This was the first time Darrell, Sandra and family had met Seraphina Nightingale and they were initially very impressed. ‘She’s gorgeous!’ they crooned, after we had coaxed her out from behind the couch, exclaiming over her shiny coat, her distinctive markings, her delicate pansy face and noble bearing. They had just spent an exorbitant sum on a ragdoll kitten from a breeder and could scarcely believe we had picked Fina up from a shelter.
I’ve never been a fan of breeders, particularly when there are so many deserving animals in need of homes already, so took the opportunity of highlighting Fina’s good points to them. Given that they had opted for a ragdoll breed themselves, they obviously valued limpness in cats, so I dwelt particularly on her meek, compliant nature: ‘She’s very placid, very docile – she’ll sit on your lap all evening and just purr away.’ Fina chose this particular moment to sink her teeth into Darrell’s hand. ‘Umm, she doesn’t normally do that,’ I said, embarrassed. ‘She’s usually very affectionate. ’ She bit him twice more, drawing blood.
To his credit, Darrell took it quite well, offering diplomatic excuses for her savagery, while Richard went to get bandages and disinfectant from the medicine cupboard: ‘No, no, it’s my fault. I intruded into her personal space – I should have let her come to me when she felt comfortable.’
As if on cue, Fina sidled up to Sandra, winding herself around her legs, then leapt lightly on to her lap and began to purr. Sandra began to stroke her tentatively. For a few minutes, a cosy silence pervaded the room. Everyone started to smile and look charmed again and coo in that soft, slightly dim-witted voice usually reserved for babies and spouses.
‘She’s beginning to settle down now,’ I ventured, ‘this is more like her usual self.’ Then, without warning, Fina turned around and bit Sandra. When Sandra cried out, she indignantly swiped out at her, claws unleashed.
Richard again left the room for medical supplies. ‘She’s a bit unsettled. Probably better not to bother her,’ I said, conveniently forgetting the fact that it was Fina who had approached Sandra. ‘Umm, maybe we should just eat.’
We gave the kids their dinner then sent them into the spare room to watch a DVD. I cautioned them to bar the door behind me when I left: if I or another adult wanted to come in, we would knock three times and imitate the call of a mopoke, I explained. They should not open the door for any other reason – especially if they heard frantic scrabbling sounds or miaowing. I handed them a baseball bat before I left. ‘Just in case things don’t go as planned,’ I said cryptically.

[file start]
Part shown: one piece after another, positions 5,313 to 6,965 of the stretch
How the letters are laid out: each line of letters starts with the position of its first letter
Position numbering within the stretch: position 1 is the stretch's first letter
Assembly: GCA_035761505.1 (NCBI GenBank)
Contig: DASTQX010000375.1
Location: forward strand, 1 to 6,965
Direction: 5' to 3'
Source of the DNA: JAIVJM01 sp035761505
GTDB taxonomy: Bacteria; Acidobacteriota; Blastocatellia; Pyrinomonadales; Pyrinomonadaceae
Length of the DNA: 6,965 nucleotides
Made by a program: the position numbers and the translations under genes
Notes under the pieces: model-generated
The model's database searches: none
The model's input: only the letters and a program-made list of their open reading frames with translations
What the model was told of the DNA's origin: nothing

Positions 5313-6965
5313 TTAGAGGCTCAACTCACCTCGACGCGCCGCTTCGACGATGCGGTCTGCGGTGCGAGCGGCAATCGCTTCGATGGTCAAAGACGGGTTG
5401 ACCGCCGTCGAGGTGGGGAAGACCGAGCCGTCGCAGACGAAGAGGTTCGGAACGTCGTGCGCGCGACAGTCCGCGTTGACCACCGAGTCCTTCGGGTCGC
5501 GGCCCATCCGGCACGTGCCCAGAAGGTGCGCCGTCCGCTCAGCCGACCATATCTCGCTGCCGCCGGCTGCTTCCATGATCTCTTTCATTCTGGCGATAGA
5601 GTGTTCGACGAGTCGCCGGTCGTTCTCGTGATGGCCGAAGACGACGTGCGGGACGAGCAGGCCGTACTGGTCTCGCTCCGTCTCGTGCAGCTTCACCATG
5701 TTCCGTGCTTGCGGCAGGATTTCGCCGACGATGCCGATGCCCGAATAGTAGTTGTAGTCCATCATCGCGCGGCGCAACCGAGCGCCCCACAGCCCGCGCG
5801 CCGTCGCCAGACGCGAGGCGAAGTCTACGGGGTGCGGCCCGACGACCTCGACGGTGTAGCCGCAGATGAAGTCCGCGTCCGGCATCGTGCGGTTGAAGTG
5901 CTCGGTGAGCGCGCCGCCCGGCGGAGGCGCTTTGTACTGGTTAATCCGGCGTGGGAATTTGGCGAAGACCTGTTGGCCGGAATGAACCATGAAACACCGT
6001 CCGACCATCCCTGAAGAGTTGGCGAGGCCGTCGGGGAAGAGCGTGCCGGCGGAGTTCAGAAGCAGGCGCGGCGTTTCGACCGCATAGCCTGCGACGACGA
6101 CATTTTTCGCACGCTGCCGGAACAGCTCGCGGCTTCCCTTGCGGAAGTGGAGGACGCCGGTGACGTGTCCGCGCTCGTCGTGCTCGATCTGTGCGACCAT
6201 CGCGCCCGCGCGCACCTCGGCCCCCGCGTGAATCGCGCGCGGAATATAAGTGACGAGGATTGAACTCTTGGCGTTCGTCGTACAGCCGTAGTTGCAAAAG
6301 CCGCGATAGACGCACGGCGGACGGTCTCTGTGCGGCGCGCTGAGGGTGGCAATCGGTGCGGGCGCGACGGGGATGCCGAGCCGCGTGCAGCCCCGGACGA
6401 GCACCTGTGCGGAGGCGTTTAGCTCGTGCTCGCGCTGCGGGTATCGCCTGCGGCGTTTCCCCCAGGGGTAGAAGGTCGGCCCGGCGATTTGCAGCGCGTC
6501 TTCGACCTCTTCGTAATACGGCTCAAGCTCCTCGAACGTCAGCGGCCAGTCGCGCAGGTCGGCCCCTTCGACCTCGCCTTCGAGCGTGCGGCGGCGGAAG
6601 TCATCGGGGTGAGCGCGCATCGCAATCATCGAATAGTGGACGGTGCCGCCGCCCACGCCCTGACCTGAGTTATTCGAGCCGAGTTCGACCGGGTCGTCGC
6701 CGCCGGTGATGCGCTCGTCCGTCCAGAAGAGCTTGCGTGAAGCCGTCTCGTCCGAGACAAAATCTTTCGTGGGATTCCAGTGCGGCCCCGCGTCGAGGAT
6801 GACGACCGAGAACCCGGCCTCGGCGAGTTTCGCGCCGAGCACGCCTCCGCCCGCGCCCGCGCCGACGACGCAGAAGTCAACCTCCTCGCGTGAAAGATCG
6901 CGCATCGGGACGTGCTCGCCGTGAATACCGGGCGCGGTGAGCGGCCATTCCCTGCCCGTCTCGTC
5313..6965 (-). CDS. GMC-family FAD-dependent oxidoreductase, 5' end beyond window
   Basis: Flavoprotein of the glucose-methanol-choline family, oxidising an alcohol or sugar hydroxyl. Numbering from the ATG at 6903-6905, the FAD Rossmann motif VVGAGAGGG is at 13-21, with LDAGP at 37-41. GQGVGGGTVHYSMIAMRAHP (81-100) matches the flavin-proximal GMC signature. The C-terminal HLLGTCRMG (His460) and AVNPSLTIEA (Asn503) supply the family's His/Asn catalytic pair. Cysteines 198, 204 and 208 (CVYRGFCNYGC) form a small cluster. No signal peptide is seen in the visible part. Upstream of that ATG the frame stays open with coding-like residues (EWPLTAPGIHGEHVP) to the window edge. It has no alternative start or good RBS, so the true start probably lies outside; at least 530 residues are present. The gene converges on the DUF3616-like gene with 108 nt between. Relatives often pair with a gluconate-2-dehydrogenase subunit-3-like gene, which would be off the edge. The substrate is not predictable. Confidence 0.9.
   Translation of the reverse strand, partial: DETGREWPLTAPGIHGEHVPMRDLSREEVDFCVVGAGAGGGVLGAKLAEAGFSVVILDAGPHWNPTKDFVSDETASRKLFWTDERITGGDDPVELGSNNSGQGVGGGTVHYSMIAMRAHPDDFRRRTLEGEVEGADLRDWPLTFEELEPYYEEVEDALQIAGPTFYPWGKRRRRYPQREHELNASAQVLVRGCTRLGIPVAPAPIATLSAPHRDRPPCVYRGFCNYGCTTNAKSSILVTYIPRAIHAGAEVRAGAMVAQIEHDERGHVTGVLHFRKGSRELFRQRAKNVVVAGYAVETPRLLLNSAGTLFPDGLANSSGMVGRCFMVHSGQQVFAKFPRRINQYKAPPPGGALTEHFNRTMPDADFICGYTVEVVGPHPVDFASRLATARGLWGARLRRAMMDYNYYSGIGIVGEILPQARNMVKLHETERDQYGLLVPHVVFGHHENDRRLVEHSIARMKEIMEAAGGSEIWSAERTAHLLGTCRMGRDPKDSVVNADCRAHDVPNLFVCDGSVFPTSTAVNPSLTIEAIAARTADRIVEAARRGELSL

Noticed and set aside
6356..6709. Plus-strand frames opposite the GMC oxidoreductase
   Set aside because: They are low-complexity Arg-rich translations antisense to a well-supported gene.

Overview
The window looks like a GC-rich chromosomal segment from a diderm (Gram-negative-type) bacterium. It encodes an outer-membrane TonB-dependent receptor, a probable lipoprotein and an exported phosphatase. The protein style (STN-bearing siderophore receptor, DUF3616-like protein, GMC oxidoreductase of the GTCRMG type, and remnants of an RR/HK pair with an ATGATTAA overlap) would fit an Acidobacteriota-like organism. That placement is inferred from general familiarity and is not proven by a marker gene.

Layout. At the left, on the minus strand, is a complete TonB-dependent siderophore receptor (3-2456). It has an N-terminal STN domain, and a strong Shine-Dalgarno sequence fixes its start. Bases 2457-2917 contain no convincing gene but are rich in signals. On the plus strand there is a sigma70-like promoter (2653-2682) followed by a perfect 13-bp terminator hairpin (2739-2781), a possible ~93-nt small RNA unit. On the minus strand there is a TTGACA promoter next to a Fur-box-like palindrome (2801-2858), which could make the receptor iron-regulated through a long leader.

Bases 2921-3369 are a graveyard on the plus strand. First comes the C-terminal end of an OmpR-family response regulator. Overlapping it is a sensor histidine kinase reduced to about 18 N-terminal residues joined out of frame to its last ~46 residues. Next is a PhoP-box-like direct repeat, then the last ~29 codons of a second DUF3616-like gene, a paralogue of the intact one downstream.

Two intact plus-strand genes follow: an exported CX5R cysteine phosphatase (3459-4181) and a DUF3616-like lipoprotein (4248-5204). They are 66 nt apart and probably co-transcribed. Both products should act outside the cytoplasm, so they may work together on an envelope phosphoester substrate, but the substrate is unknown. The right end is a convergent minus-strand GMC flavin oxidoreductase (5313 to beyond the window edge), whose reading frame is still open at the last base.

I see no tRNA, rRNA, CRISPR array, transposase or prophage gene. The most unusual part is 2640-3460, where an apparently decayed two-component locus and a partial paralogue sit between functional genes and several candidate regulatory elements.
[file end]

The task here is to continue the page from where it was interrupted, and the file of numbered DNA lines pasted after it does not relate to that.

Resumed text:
Somewhat on edge, the rest of us sat down to eat in the dining room. We tried to focus on the meal: a leek and lemon risotto* with garden salad, followed by gelato and fresh strawberries for dessert. It was hard though, what, with the cat carrying on in the background.
Staunchly refusing to face up to reality, I gaily chattered away about the advantages of owning a cat: ‘They’re so much easier to look after than dogs – they’re so self-contained. They just do their own thing.’ Meanwhile, Richard plied everyone with wine in a desperate attempt to take their mind off their injuries and prevent them from noticing Fina ‘doing her own thing’ in the background.
In a shameless display of unmitigated savagery, she tore her all of toys apart with her teeth, including her favourite, Mousey. ‘She doesn’t normally do that,’ I repeatedly apologised, each time sounding less and less convincing. Every so often, she’d launch an offensive on someone’s shins: creeping up purposefully with her eyes narrowed and ears flattened back against her skull. The Madeleine Peyroux CD could not wholly drown out the sound of her flagrantly scritching her claws on the sofa, exposing the yellow foam inside as she prepared for some hideous finale to the evening.
Of course, she timed the climax perfectly: as we finished the last spoonfuls of our dessert, in true gladiatorial style she decapitated Krinkletoy in the middle of the rug.
‘She doesn’t normally….’ I began one final time as our guests looked on in mute horror.
‘Probably a good thing we went to a breeder,’ concluded Darrell.
*Leek & Lemon Risotto Recipe
- 60 gms butter
- 4 tbsp olive oil
- 4 cloves garlic, crushed
- 3 leeks, sliced
- 6 bay leaves
- Few sprigs of fresh thyme
- 3 cups arborio rice
- I cup white wine (whatever’s in the fridge will do)
- Vegetable stock – around 5 cups, but may differ depending on the brand of rice you use
- 1 lemon, grated rind and juice
- 2 cups mushrooms, sliced
- Handful of walnuts
- ¼ cup low fat cream
- Salt and pepper
- 100 gms parmesan (plus extra for serving)
- Chopped parsley (to garnish)
- Melt 50 gms of butter in a pan with 3 tbsp olive oil. Add garlic and leeks and saute until soft – about 10 mins.
- Add the bay leaves, thyme and rice. Stir for a minute until the rice is glossy.
- Add the wine and stir until absorbed.
- Add the stock, about half a cup at a time, stirring constantly until absorbed. Continue until the rice is creamy, and the grains are still firm yet not starchy (around 20 minutes.)
- Add the lemon juice and rind and salt and pepper to taste. Stir for a few minutes. Meanwhile, heat the remaining butter and oil in a pan and saute mushrooms and walnuts until mushroom are soft.
- Add mushrooms and walnuts to risotto. Stir through, along with cream and parmesan.
- Serve garnished with parmesan and parsley.